While “Velvet Peel” is visually stimulating and aesthetically pleasing, the relationships it draws between technology and life are not always clear. The string that ties the work’s numerous themes—water, nature, sensory aspects of technology, the female body, bright green imagery—together is incomplete. The viewer is left wondering how separate pieces of overlaid footage—such as anonymous red-haired head and a lettuce leaf submerged in water—relate to one another.
It is interesting that the two actors in Fu’s video are visibly identifiable as women, despite the fact that only singular and—at times—non-gender specific bodily sections are shown. Yet it remains unclear what exact message Fu is attempting to make in regards to the interactions between women and technology through this choice of an all-female cast.
The artwork’s installation location requires seated viewers to crane their necks, and the gaping negative white wall space beneath the overhang became overwhelming, distracting from the artwork above.
On the other hand, the exhibit’s namesake video installation, played on a flat screen television in the back-most corner of the gallery, draws distinct parallels between technology, physical movement, and the artist’s hand. Fu superimposes footage of hands using traditional artistic materials—cutting with an X-Acto knife, painting from a tube, wiping surfaces—with different background and foreground layers that range from iridescent moving Screen Saver color fields to bubble wrap.
Here, Fu plays with the notions of layers, dimension, foreground, and background as they relate to both traditional artistic processes and those conducted through editing software like Photoshop. She succeeds in demonstrating how the artist’s means of manipulating materials has changed with the advent of modern technology, and how the artist’s hand’s presence on the work becomes invisible, supplanted by the computer mouse and cursor. Nonetheless, one is left wishing that like “Velvet Peel”, this installation were presented with the audio track of the sounds of rips, cuts, and fizz of the spray paint.
Although Fu’s work is pertinent to the pervasive nature of technology in our modern life, Bubble Over Green lacks the bold social commentary The Contemporary was once renowned for. The KAGRO building’s vast interior remains predominantly empty, the warmth of the glow of Fu’s neon and video works not enough to fully soften the building’s austere high ceilings, blank walls, and cement exterior. The space appears empty, and its hollow, open floor plan causes the audio track from “Velvet Peel” to obnoxiously interfere with the other video work.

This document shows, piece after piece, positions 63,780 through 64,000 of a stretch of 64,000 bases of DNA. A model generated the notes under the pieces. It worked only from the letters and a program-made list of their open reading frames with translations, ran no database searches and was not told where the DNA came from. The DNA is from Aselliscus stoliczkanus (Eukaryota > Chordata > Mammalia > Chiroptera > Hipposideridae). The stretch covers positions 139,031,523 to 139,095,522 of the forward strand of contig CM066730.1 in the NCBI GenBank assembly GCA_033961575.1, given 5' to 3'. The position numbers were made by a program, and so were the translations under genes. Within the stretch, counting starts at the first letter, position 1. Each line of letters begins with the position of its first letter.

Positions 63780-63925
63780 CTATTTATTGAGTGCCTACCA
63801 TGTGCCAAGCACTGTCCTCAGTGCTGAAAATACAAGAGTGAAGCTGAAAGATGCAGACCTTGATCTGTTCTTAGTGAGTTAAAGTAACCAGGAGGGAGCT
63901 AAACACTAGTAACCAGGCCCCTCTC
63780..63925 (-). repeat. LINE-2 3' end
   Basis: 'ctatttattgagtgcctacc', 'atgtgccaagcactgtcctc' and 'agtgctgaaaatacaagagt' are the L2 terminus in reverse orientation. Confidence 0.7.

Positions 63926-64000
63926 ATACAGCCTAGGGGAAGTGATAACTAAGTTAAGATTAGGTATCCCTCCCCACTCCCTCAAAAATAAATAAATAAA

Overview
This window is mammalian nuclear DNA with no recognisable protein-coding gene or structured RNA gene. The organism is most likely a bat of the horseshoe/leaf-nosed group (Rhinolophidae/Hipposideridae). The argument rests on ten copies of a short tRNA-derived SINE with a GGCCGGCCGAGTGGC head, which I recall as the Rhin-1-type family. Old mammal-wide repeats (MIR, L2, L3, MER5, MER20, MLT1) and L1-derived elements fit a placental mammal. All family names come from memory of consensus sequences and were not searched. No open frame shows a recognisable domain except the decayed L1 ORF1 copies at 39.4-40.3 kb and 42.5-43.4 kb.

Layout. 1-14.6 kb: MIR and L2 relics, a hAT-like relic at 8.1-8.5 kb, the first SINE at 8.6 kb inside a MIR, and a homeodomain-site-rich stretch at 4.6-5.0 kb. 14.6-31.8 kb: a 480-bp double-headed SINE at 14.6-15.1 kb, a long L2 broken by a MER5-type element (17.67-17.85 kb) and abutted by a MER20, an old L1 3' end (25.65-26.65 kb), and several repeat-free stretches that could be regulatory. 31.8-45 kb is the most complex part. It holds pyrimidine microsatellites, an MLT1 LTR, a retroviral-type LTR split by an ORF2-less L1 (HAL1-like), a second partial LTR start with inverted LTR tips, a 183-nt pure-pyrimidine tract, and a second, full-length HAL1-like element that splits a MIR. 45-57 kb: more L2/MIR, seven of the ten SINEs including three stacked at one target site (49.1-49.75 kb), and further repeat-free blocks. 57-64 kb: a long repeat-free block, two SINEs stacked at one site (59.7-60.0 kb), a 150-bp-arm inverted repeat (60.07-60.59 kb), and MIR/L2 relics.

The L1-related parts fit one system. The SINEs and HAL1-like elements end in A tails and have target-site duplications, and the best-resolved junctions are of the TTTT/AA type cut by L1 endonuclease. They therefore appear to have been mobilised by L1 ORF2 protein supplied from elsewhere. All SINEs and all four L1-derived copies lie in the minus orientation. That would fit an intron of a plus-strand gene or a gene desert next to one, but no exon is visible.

While these screens fail to submerge the viewer in a new environment as Fu intends—the large video work is projected above eye-level forcing the viewer to notice the blank wall space below and the black plastic boundaries of flat screen emphasize the video’s separation from the wall itself—they do succeed in turning the viewer’s eyes towards the surrounding environment. Fu incorporates images and footage of textural elements of the KAGRO building’s interiors into her work, zooming in on textures of windows and wall patterns that the viewer would not appreciate otherwise.
The Google Maps photos of the KAGRO building and the surrounding neighborhood is reminiscent of the actions Fu may have taken after The Contemporary first told her about the building. The artwork doesn’t explore Baltimore past the confines of North Avenue or the KAGRO building, and there are no hints that the artist has a greater understanding or investment in the city.
Rather than dedicate an entire building to one West Coast artist, The Contemporary would have been better suited to showcase out-of-state talent alongside local works to attempt to make amends with the city it so suddenly disappeared from. The organization will need to prove that it is a vital aspect of the Baltimore arts community and one that is, at last, here to stay.
Bubble Over Green
The Contemporary at the former KAGRO Building
101 W North Avenue
Baltimore, MD 21201
Bubble Over Green is open through April 3, Wednesday through Sunday from 6 to 9PM.
Madeline Wheeler is a Baltimore-based writer from San Francisco enamored with ALLOVERSTREET and art documentaries. When she is not secluded to her apartment writing, she can be found dancing at The Crown or finding the latest pho place.